It is too early to tell what damage, if any, The Guardian poll and resultant publicity for the farmworkers’ cause will generate, and whether it will impact on wine and fruit exports, at a time when South African wine producers are facing tough times in generating sales in the UK!

Chris von Ulmenstein, Whale Cottage Portfolio: www.whalecottage.com Twitter:@WhaleCottage

Poor Service green Cape Town’s biggest Tourism downfall!

Writing in Huffington Post earlier this month, journalist Jennifer Schwab praised our scenic beauty, but slated the service offered during the 24 hour visit she paid to Cape Town three months ago.

Ms Schwab likened Cape Town to Del Mar and La Jolla in California, yet without the myriad of shops and franchise restaurants.  Her focus was on our city’s sustainability, and she wrote about her visit to Cape Point, Stellenbosch, and Camps Bay that ‘Cape Town might just be my new ideal green design city‘.  With Table Mountain and the Twelve Apostles, flanked by the ocean, ‘it is clear that Cape Town received more than its fair share of God-given raw materials’.   She praised the City of Cape Town’s development policy, and in it calling for public participation, ‘thanks to smart zoning that puts aesthetics above tax revenue’. She praises the low height of the Atlantic Seaboard  buildings, and that the houses aren’t built all the way up the slopes of the mountains.  Our highways are described as encouraging ‘Bond-like driving‘!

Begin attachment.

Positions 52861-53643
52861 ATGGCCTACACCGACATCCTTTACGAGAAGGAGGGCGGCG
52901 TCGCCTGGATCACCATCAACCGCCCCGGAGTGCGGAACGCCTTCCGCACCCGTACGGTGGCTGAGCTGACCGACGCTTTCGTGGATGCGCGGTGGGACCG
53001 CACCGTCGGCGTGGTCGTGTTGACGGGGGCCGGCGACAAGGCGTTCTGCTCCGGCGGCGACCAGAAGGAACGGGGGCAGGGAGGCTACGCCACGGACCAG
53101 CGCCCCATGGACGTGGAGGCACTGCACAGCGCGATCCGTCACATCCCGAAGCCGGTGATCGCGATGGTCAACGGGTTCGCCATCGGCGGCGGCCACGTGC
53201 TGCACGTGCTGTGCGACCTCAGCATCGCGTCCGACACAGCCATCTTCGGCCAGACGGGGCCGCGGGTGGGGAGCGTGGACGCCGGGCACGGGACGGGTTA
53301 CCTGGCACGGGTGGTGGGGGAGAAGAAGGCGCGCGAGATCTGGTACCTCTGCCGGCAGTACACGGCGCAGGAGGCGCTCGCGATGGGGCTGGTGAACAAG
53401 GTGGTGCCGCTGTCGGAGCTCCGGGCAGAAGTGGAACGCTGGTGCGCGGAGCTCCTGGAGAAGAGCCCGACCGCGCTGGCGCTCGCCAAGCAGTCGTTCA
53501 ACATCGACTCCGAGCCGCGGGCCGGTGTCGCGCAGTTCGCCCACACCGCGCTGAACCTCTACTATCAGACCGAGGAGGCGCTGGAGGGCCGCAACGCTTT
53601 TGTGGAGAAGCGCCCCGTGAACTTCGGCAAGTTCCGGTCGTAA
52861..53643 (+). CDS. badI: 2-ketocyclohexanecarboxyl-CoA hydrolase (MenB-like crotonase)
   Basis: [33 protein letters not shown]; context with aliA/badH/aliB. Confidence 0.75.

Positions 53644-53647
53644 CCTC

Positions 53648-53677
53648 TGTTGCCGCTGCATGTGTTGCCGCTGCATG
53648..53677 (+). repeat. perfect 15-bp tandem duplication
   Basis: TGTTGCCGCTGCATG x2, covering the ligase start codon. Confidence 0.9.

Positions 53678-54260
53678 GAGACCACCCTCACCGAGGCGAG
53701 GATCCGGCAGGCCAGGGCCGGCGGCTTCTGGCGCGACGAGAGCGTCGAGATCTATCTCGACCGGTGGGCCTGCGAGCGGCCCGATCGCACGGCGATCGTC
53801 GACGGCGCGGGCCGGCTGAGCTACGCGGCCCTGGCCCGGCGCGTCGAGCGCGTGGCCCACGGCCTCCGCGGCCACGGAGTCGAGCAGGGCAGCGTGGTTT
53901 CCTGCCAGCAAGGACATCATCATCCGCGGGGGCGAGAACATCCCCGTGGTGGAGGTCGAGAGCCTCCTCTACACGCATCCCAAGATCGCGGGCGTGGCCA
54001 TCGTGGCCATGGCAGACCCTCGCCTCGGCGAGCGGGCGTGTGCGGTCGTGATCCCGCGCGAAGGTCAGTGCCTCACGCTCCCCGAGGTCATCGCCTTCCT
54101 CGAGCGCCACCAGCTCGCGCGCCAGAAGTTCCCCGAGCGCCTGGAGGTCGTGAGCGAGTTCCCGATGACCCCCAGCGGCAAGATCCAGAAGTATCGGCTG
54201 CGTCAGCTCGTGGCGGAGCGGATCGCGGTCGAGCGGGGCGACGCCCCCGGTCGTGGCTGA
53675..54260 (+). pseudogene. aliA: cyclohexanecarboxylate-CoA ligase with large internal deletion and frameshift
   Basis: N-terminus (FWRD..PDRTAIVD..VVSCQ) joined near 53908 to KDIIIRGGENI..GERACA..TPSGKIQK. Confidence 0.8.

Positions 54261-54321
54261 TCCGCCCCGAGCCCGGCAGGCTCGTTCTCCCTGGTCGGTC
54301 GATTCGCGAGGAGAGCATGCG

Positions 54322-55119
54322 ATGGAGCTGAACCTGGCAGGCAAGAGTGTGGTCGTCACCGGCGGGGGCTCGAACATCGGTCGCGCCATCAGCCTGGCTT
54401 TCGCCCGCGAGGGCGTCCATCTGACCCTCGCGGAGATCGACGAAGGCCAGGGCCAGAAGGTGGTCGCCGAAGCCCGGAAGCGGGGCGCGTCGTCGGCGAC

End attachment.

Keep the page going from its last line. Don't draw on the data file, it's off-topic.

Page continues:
After heaping praise on Cape Town, the closing paragraph is a let down, but is not far from the truth:“The downside of Cape Town? One is the apparent lackluster feeling that service people have for their jobs. From the employees of the airport to receptionists and porters, there was an apparent disconnect – even when you tipped them generously. The government and airport employees in particular looked kind of like Stepford wives while doing their jobs: an empty glazed stare with little enthusiasm for the task at hand and equal lack of interest in pleasing the customer. Service at private establishments was somewhat better, but not a high point of the Cape Town experience’. Of course the Apartheid word had to creep into the article, and the journalist blames our divided past for the poor service standard in our city!

But all is not lost when Ms Schwab concludes that ‘it appears one can live a quite splendid life in Cape Town, and a very sustainable one at that. If you ever have the chance, visit this southern outpost of urban vision, terrific food and wine and incredible natural gifts of scenic beauty!